Background: Knowledge of the accuracy of chest radiograph findings in acute lower respiratory infection in children is important when making clinical decisions. Methods: I conducted a systematic review of agreement between and within observers in the detection of radiographic features of acute lower respiratory infections in children, and described the quality of the design and reporting of studies, whether included or excluded from the review. Included studies were those of observer variation in the interpretation of radiographic features of lower respiratory infection in children (neonatal nurseries excluded) in which radiographs were read independently and a clinical population was studied. I searched MEDLINE, HealthSTAR and HSRPROJ databases (1966 to 1999), handsearched the reference lists of identified papers and contacted authors of identified studies. I performed the data extraction alone. Results: Ten studies of observer interpretation of radiographic features of lower respiratory infection in children were identified. Seven of the studies satisfied four or more of the seven design and reporting criteria. Six studies met the inclusion criteria for the review. Inter-observer agreement varied with the radiographic feature examined. Kappa statistics ranged from around 0.80 for individual radiographic features to 0.27–0.38 for bacterial vs viral etiology. Conclusions: Little information was identified on observer agreement on radiographic features of lower respiratory tract infections in children. Agreement varied with the features assessed from "fair" to "very good". Aspects of the quality of the methods and reporting need attention in future studies, particularly the description of criteria for radiographic features. ponents of diagnostic accuracy. Observer variation is Background Chest radiography is a very common investigation in however not sufficient for diagnostic accuracy. The key children with lower respiratory infection, and knowledge element of such accuracy is the concordance of the radi- of the diagnostic accuracy of radiograph interpretation is ological interpretation with the presence or absence of consequently important when basing clinical decisions pneumonia. Unfortunately there is seldom a suitable on the findings. Inter- and intra-observer agreement in available reference standard for pneumonia (such as his- the interpretation of the radiographs are necessary com- tological or gross anatomical findings) against which to BMC Medical Imaging 2001, 1:1 http://www.biomedcentral.com/1471-2342/1/1 compare radiographic findings. Diagnostic accuracy 5. Studies of a clinical population with a spectrum of dis- thus needs to be examined indirectly, including assess- ease in which radiographic assessment is likely to be ing observer agreement. used (as opposed to separate groups of normal children and those known to have the condition of interest). Observer variation in chest radiograph interpretation in acute lower respiratory infections in children has not Literature search been systematically reviewed. Studies were identified by a computerized search of MEDLINE from 1966 to 1999 using the following search The purpose of this study was to quantify the agreement terms: observer variation, or intraobserver (text word), between and within observers in the detection of radio- or interobserver (text word); and radiography, thoracic, graphic features associated with acute lower respiratory or radiography or bronchiolitis/ra, or pneumonia, viral/ infections in children. A secondary objective was to as- ra, or pneumonia, bacterial/ra, or respiratory tract infec- sess the quality of the design and reporting of studies of tions/ra. The search was limited to human studies of this topic, whether or not the studies met the quality in- children up to the age of 18 years. The author reviewed clusion criteria for the review. the titles and abstracts of the identified articles in Eng- lish or with English abstracts (and the full text of those judged to be potentially eligible). A similar search was Methods Inclusion criteria performed of HealthSTAR, a former on-line database of Studies meeting the following criteria were included in published health service research, and the HSRPROJ the systematic review: (Health Services Research Projects in Progress) data- base. Reference lists of articles retrieved from the above 1. An assessment of observer variation in interpretation searches were examined. Authors of studies of agree- of radiographic features of lower respiratory infection, or ment between independent observers on chest radio- of the radiographic diagnosis of pneumonia. graph findings in acute lower respiratory infections in children were contacted with an inquiry about the exist- 2. Studies of children aged 15 years or younger or studies ence of additional studies, published or unpublished. from which data on children 15 years or younger could be extracted. Studies of infants in neonatal nurseries were Data collection and analysis excluded. The author evaluated for inclusion potentially relevant studies identified in the above search. Characteristics of 3. Data presented that enabled the assessment of agree- study design and reporting listed in Table 1 were record- ment between observers. ed in all studies of observer variation in the interpreta- tion of radiographic features of lower respiratory 4. Independent reading of radiographs by two or more infection in children aged 15 years or younger (except in- observers. fants in neonatal nurseries). The criteria for validity were Table 1: Characteristics of study design and reporting a b c Present Absent Unclear Validity eligibility criteria Independent assessment of radiographs 9 1 0 Relevant clinical population (not case-control design) 7 3 0 Other validity characteristics Description of study population (3 of age, M:F ratio, clinical features and eligibility criteria) 6 4 0 Description of criteria for radiological signs 4 6 0 Presentation of indeterminate results 72 1 Applicability Meaningful measures of agreement (kappa or equivalent) 8 2 0 Confidence intervals for measures of agreement 1 9 0 Assessment of intra-observer variability 3 7 0 a b c Study characteristic present, according to research report Study characteristic absent, according to research report Insufficient information to determine whether the characteristic was present. BMC Medical Imaging 2001, 1:1 http://www.biomedcentral.com/1471-2342/1/1 Table 2: Characteristics of included studies Author Subjects Observers Simpson et al 1974 [14] 330 children under 14 years hospitalized with acute lower respiratory infection 2 radiologists McCarthy et al 1981 [15] 128 of 1566 children seen in a pediatric emergency room with a pulmonary infiltrate 2 radiologists in chest radiography (as judged by the duty radiologist) Crain et al 1991 [9] 230 of 242 febrile infants under 8 weeks evaluated in an emergency room and who 2 radiologists received a chest radiograph Kramer et al 1992 [12] 287 unreferred febrile children, aged 3–24 months, in an emergency unit 1 pediatrician, 1 duty radiologist, 1 "blind" pediatric radiologist Davies et al 1996 [10] 40 children under 6 months, 25 with pneumonia and 15 with bronchiolitis, admitted 3 pediatric radiologists to a tertiary care pediatric hospital Coakley et al 1996 [8] 113 previously well children under 3 years hospitalized with acute respiratory infec- 2 radiologists tions and no focal abnormality on radiography a b Kappa calculated from data extracted from the report Average weighted kappa Table 3: Observer agreement: kappa statistics (95% confidence intervals) Radiographic features Davies 1996 Simpson 1974 Coakley 1996 Kramer 1992 Crain 1991 McCarthy [10] [14] [8] [12] [9] 1981 [15] Inter-observer variation Consolidation 0.79 Pneumonia 0.46 (0.34–0.58) 0.47 (0.35–0.60) Collapse/consolidation 0.83 (0.72–0.94) Collapse/atelectasis 0.78 Hyperinflation/air trapping 0.83 0.78 (0.67–0.89) Peribronchial/ bronchial wall 0.55 0.55 (0.44–0.66) 0.43 (0.25–0.61) thickening Perihilar linear opacities 0.82 Abnormal 0.61 (0.48–0.74) Bacterial vs. viral etiology 0.27–0.38 Intra-observer variation Consolidation 0.91 Collapse/atelectasis 0.86 Hyperinflation/air trapping 0.85 Peribronchial /bronchial wall 0.76 thickening Perihilar linear opacities 0.87 Two observer pairs those for which empirical evidence exists for their impor- ed by at least four out of five sources) as the methodolog- tance in the avoidance of bias in comparisons of diagnos- ical inclusion criteria [1–5]. No attempt was made to tic tests with reference standards, and which were derive a quality score. relevant to tests of observer agreement. The selected cri- teria for applicability were those featured by at least two In studies meeting all the inclusion criteria for the re- of five sources of such recommendations. No weighting view, the author extracted the following additional infor- was applied to the criteria, except the use of the two most mation: number and characteristics of the observers and frequently recommended validity criteria (recommend- children studied, and measures of agreement. When no BMC Medical Imaging 2001, 1:1 http://www.biomedcentral.com/1471-2342/1/1 or more of the seven design and reporting criteria. Four studies described criteria for the radiological signs. Six of the studies satisfied the inclusion criteria for the system- atic review [8–10,12,14,15]. Of the remaining four stud- ies, three were excluded because a clinical spectrum of patients had not been used [7,13,16] and one because ob- servers were not independent [11]. The characteristics of included studies are shown in Table 2. A kappa statistic was calculated from data extracted from one report [14], and confidence intervals in three studies in which they were not reported but for which sufficient data were available in the report [8,9,14]. A summary of kappa statistics is shown in Table 3. Inter-observer agreement varied with the radiographic feature exam- ined. Kappas for individual radiographic features were around 0.80, and lower for composite assessments such as the presence of pneumonia (0.47), radiographic nor- mality (0.61) and bacterial vs. viral etiology (0.27–0.38). Findings were similar in the two instances in which more than one study examined the same radiographic feature (hyperinflation/air trapping and peribronchial/bronchi- al wall thickening). When reported, kappa statistics for intra-observer agreement were 0.10–0.20 higher than for inter-observer agreement. Discussion The quality of the methods and reporting of studies was not consistently high. Only six of 10 studies satisfied the Figure 1 inclusion criteria for the review. The absence of any of Review profile the validity criteria used in this study (independent read- ing of radiographs, the use of a clinical population with measures of agreement were reported, data were extract- an appropriate spectrum of disease, description of the ed from the reports and kappa statistics were calculated study population and of criteria for a test result) has been using the method described by Fleiss [6]. Kappa is a found empirically to overestimate test accuracy, on aver- measure of the degree of agreement between observa- age, when a test is compared with a reference standard tions, over and above that expected by chance. If agree- [1]. A similar effect may apply to the estimation of inter- ment is complete, kappa = 1; if there is only chance observer agreement, in that two observers may agree concordance, kappa = 0. with each other more often when aware of each other's assessment, and radiographs drawn from separate pop- ulations of normal and known affected children will ex- Results A review profile is shown in Figure 1. For a list of rejected clude many of the equivocal radiographs in a usual studies, with reasons for rejection, see Additional file 1: clinical population, thereby possibly falsely increasing Rejected studies. Ten studies of observer variation in the agreement. Only four of ten studies described criteria for interpretation of radiographic features of lower respira- the radiological signs, with potential negative implica- tory infection in children aged 15 years or younger were tions for both the validity and the applicability of the re- identified [7–16]. Contact was established with five of maining studies. nine authors in whom it was attempted. No additional studies were included in the systematic review as a result The data from the included studies suggest a pattern of of this contact. kappas in the region of 0.80 for individual radiographic features and 0.30–0.60 for composite assessments of The characteristics of the study design and reporting of features. Kappa of 0.80 (i.e. 80% agreement after adjust- the 10 studies of observer interpretation of radiographic ment for chance) is regarded as "good" or "very good" features of lower respiratory infection in children are and 0.30–0.60 as "fair" to "moderate" [17]. The small summarized in Table 1. Seven of the studies satisfied four number of studies in this review however makes the de- BMC Medical Imaging 2001, 1:1 http://www.biomedcentral.com/1471-2342/1/1 2. Jaeschke R, Guyatt G, Sackett DL, for the Evidence-Based Medicine tection and interpretation of patterns merely specula- Working Group: Users' guides to the medical literature. III. tive. Only two radiographic features were examined by How to use an article about a diagnostic test. A. Are the re- more than one study. There is thus insufficient informa- sults of the study valid? JAMA 1994, 271:389-391 3. Greenhalgh T: How to read a paper. Papers that report diag- tion to comment on heterogeneity of observer variation nostic or screening tests. BMJ 1997, 315:540-543 in different clinical settings. 4. Reid MC, Lachs MS, Feinstein AR: Use of methodological stand- ards in diagnostic test research. Getting better but still not good. JAMA 1995, 274:645-651 The range of kappas overall is similar to that found by 5. Cochrane Methods Working Group on Systematic Reviews other authors for a range of radiographic diagnoses . of Screening and Diagnostic Tests: Recommended methods, 6 June 1996 [http://wwwsom.fmc.flinders.edu.au/FUSA/COCHRANE/co- However, "good" and "very good" agreement does not chrane/sadtdoc1.htm] necessarily imply high validity (closeness to the truth). 6. Fleiss JL: Statistical methods for rates and proportions, 2nd Observer agreement is necessary for validity, but observ- edn. New York, John Wiley & Sons 1981212-225 7. Coblentz CL, Babcook CJ, Alton D, Riley BJ, Norman G: Observer ers may agree and nevertheless both be wrong. variation in detecting the radiographic features associated with bronchiolitis. Invest Radiol 1991, 26:115-118 8. Coakley FV, Green J, Lamont AC, Rickett AB: An investigation Conclusions into perihilar inflammatory change on the chest radiographs Little information was identified on inter-observer of children admitted with acute respiratory symptoms. Clin agreement in the assessment of radiographic features of Radiol 1996, 51:614-617 9. Crain EF, Bulas D, Bijur PE, Goldman HS: Is a chest radiograph lower respiratory tract infections in children. When necessary in the evaluation of every febrile infant less than 8 available, it varied from "fair" to "very good" according to weeks of age? Pediatrics 1991, 88:821-824 10. Davies HD, Wang EE, Manson D, Babyn P, Shuckett B: Reliability of the features assessed. Insufficient information was iden- the chest radiograph in the diagnosis of lower respiratory in- tified to assess heterogeneity of agreement in different fections in young children. Pediatr Infect Dis J 1996, 15:600-604 clinical settings. 11. Kiekara O, Korppi M, Tanska S, Soimakallio S: Radiographic diag- nosis of pneumonia in children. Ann Med 1996, 28:69-72 12. Kramer MM, Roberts-Brauer R, Williams RL: Bias and "overcall" Aspects of the quality of methods and reporting that in interpreting chest radiographs in young febrile children. need attention in future studies are independent assess- Pediatrics 1992, 90:11-13 13. Norman GR, Brooks LR, Coblentz CL, Babcook CJ: The correla- ment of radiographs, the study of a usual clinical popula- tion of feature identification and category judgments in diag- tion of patients and description of that population, nostic radiology. Mem Cognit 1992, 20:344-355 14. Simpson W, Hacking PM, Court SDM, Gardner PS: The radio- description of the criteria for radiographic features, as- graphic findings in respiratory syncitial virus infection in chil- sessment of intra-observer variation and reporting of dren. Part I. Definitions and interobserver variation in confidence intervals around estimates of agreement. assessment of abnormalities on the chest x-ray. Pediatr Radiol 1974, 2:155-160 Specific description of criteria for radiographic features 15. McCarthy PL, Spiesel SZ, Stashwick CA, Ablow RC, Masters SJ, Dolan is particularly important, not only because of its associa- TF: Radiographic findings and etiologic diagnosis in ambula- tion with study validity but also to enable comparison be- tory childhood pneumonias. Clin Pediatr (Phila) 1981, 20:686-691 16. Stickler GB, Hoffman AD, Taylor WF: Problems in the clinical tween studies and application in clinical practice. and roentgenographic diagnosis of pneumonia in young chil- dren. Clin Pediatr (Phila) 1984, 23:398-399 17. Altman DG: Practical statistics for medical research. London, Competing interests Chapman & Hall 1991404 None declared Additional material Additional file 1 Studies excluded during the literature search and study selection, listed accord- Publish with BioMed Central and every ing to reason for exclusion. Click here for file scientist can read your work free of charge [http://www.biomedcentral.com/content/supplementary/1471-2342-1- "BioMedcentral will be the most significant development for 1-S1.doc] disseminating the results of biomedical research in our lifetime." Paul Nurse, Director-General, Imperial Cancer Research Fund Publish with BMC and your research papers will be: Acknowledgements available free of charge to the entire biomedical community Financial support from the University of Cape Town and the Medical Re- peer reviewed and published immediately upon acceptance search Council of South Africa is acknowledged. cited in PubMed and archived on PubMed Central References yours - you keep the copyright 1. Lijmer JG, Mol BW, Heisterkamp S, Bonsel GJ, Prins MH, van der BioMedcentral.com Submit your manuscript here: Meulen JH, Bossuyt PM: Empirical evidence of design-related http://www.biomedcentral.com/manuscript/ editorial@biomedcentral.com bias in studies of diagnostic tests. JAMA 1999, 282:1061-1066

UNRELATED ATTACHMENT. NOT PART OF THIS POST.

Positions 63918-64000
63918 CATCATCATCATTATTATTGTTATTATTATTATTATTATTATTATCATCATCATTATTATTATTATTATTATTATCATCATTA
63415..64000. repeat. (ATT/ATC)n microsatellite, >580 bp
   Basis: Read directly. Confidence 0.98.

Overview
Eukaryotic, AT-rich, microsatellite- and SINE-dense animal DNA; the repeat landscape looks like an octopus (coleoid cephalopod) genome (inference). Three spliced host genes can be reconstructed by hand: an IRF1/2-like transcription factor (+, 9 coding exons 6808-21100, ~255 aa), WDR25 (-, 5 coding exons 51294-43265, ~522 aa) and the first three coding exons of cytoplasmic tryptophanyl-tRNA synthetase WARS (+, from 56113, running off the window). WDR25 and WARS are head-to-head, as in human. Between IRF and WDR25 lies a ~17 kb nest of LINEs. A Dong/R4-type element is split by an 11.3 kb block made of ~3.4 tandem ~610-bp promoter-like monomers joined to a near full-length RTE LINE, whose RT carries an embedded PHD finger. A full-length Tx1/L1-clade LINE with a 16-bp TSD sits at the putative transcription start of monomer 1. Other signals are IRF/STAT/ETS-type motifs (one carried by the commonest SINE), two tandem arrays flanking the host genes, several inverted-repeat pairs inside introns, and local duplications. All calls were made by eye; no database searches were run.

Journal

BMC Medical ImagingSpringer Journals

Published: Nov 12, 2001

References